Kettles of the company's spicy salsas and bean dips instead will simmer at a new plant in Kent, Wash.
EUGENE — Soon nothing will be cooking at Emerald Valley Kitchen in Eugene. Kettles of the company's spicy salsas and bean dips instead will simmer at a new plant in Kent, Wash.
Monterey Gourmet Foods, Emerald Valley Kitchen's corporate parent in Salinas, Calif., said Friday that it will close the Eugene plant on Sept. 4, putting 25 employees out of work.
Monterey CEO Eric Eddings said the decision was made after two years of careful consideration. The company determined that closing the Eugene plant and shifting production to Kent would be the best use of company facilities and provide customers with more flexible production runs, he said.
Eugene employees were notified in person on Tuesday and Wednesday, Eddings said.
Monterey's decision comes as a battered Lane County economy already suffers from a 13 percent unemployment rate.
"We're sorry to lose any jobs at this time," Eugene Mayor Kitty Piercy said. "And for the 25 who were employed there, it's a hardship."
The move also puts an end to local production of the homegrown, iconic brand, which Mel Bankoff, a Philadelphia transplant, founded in Eugene in 1983.
"The best that I can hope for is that they continue to maintain the quality of the food and the organics and don't, as they say, mess with the thing that's created the success," he said.
Bankoff sold Emerald Valley Kitchen in 2002 to Monterey, then Monterey Pasta Co., for $5.5 million. He stayed on to head Monterey's organics division but said he grew disillusioned as top management changed and didn't exhibit the commitment to organics and employees that he advocated.
Three years later, Bankoff resigned.
Now, as production leaves Eugene, "that's the painful part for me," said Bankoff, 58. "To see something that I dedicated a good part of my life to — it didn't have the level of continuity and future that I had hoped it would have."
That Emerald Valley Kitchen's salsas and spreads will no longer be locally made may cause some area consumers to shun them in of favor locally made products, buyers at Eugene natural foods stores predict.
Dan Beilock, owner of Red Barn Natural Grocery in the Whiteaker neighborhood, said he has contacted De Casa Fine Foods, maker of Salsa De Casa, offering some of Emerald Valley Kitchen's shelf space.
Customer demand will determine whether he continues to carry Emerald Valley Kitchen products, he said.
"People that are in the know will want to support more local products," he said.
Tom Kay, a buyer at the Kiva, said the natural foods store in downtown Eugene probably will continue to stock Emerald Valley products, "but we'll just have to see how things shake out."
"This is a fairly political town, and we do have a certain number of customers who will make that decision not to buy it because it's no longer made here."
The company's roots and legacy will continue to be in Eugene. "They stand out as one of those companies that you think about when you think about natural foods in Eugene, Oregon," said Alan Turanski, operations manager at Glorybee Foods, a distributor of natural and organic foods.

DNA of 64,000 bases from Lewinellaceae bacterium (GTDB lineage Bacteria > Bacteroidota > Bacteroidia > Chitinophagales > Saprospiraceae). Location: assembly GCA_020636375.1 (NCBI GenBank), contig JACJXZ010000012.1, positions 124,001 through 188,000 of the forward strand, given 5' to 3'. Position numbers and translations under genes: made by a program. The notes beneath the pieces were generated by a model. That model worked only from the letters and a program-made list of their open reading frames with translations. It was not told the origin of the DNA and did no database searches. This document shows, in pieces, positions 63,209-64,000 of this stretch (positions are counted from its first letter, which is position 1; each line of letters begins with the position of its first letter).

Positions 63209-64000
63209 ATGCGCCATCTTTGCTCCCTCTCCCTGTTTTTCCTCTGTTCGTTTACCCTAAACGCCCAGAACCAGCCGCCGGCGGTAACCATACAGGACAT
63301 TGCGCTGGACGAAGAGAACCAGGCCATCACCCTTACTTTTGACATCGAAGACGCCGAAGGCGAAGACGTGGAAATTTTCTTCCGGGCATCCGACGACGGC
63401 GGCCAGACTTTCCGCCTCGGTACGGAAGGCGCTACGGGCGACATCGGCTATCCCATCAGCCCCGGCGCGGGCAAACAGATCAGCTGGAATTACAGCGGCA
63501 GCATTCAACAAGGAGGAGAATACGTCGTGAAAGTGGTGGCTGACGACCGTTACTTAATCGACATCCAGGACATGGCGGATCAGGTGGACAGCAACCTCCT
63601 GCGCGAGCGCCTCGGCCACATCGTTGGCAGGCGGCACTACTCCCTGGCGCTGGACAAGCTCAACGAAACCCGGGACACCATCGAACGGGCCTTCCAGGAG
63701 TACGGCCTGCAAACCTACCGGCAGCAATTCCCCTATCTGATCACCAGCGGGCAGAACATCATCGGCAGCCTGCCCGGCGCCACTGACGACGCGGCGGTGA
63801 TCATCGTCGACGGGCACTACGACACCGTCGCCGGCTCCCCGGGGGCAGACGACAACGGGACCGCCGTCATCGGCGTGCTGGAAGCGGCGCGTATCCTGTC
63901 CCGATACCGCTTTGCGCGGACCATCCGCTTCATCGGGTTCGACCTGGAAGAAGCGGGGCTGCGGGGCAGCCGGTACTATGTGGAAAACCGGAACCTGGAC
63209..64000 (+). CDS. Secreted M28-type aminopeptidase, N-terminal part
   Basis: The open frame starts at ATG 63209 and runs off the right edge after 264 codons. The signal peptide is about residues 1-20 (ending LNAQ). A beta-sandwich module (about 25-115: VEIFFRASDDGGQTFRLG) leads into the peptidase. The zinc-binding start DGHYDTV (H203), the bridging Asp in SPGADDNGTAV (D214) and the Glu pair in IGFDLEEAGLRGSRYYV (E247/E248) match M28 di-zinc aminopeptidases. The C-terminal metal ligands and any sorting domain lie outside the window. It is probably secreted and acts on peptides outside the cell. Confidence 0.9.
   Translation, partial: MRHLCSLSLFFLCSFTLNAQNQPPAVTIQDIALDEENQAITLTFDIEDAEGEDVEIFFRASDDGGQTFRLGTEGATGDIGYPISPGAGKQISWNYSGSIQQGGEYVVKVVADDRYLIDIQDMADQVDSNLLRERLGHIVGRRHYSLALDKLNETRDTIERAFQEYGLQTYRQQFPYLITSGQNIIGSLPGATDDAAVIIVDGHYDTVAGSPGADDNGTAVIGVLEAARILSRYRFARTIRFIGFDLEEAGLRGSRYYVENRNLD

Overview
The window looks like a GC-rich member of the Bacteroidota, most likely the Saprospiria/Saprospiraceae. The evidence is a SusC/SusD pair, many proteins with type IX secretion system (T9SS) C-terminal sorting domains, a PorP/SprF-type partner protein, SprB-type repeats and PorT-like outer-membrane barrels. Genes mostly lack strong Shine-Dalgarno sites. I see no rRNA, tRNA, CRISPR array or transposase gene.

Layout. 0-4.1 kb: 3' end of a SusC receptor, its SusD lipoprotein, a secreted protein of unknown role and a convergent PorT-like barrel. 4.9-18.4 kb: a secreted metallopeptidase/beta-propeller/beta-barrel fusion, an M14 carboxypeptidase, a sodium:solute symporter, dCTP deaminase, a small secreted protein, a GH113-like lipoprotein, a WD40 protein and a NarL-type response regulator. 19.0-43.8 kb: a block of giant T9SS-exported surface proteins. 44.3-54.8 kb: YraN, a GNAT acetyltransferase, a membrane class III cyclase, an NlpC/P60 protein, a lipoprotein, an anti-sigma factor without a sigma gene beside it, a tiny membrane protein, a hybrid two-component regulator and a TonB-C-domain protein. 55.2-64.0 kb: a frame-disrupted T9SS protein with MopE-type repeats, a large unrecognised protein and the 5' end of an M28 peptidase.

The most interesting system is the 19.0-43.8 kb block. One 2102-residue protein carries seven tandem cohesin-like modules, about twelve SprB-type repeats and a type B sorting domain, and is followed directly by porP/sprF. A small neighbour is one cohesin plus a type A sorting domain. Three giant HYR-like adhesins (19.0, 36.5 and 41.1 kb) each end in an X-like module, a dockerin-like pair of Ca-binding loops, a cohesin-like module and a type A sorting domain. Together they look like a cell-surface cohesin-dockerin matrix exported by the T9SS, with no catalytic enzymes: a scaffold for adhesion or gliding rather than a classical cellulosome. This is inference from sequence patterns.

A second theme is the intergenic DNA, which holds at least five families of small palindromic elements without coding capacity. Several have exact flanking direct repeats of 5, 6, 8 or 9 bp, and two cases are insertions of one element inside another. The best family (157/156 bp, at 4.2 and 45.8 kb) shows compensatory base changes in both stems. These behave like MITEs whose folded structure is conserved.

"I think that legacy will always be there, even if the facility is moving. They can't change where their roots are. The product will be made in a different place, but the roots are still in the same place."
Glorybee, which supplies legumes and spices to Emerald Valley Kitchen, and Springfield Creamery, which supplies yogurt and sour cream to the salsa and dip maker, expect those supply arrangements to remain intact.
"We will still consider Monterey Pasta as a customer," said Sue Kesey, co-founder of Springfield Creamery. "We will ship product to them."
Nevertheless, Kesey said, "We kind of like the local feel of all our friends here (at Emerald Valley Kitchen in Eugene), and it's sad that they'll no longer be there. They've been a very efficient production plant over here, and it's always sad to see a production plant torn apart and not used anymore. But we're glad the brand and product is continuing and we're glad we'll be able to continue to participate in providing products for their company."
The 20,000-square-foot facility might not remain vacant as long as some other larger industrial properties have, some speculate.
"I've heard a lot of people surprised about the lack of food processing facilities here, so I'd be somewhat optimistic that we could find a good use for that," Piercy said.
Monterey officials said the company will continue to support the local Eugene community and its charitable organizations. Since 1984 Emerald Valley Kitchen has donated a minimum of 5 percent of profits from the Emerald Valley Kitchen brand to ecological and humanitarian projects in the Eugene-Portland area.
"The needs in Lane County are important to us because they're consistent with our values," Eddings said. "They've been great supporters."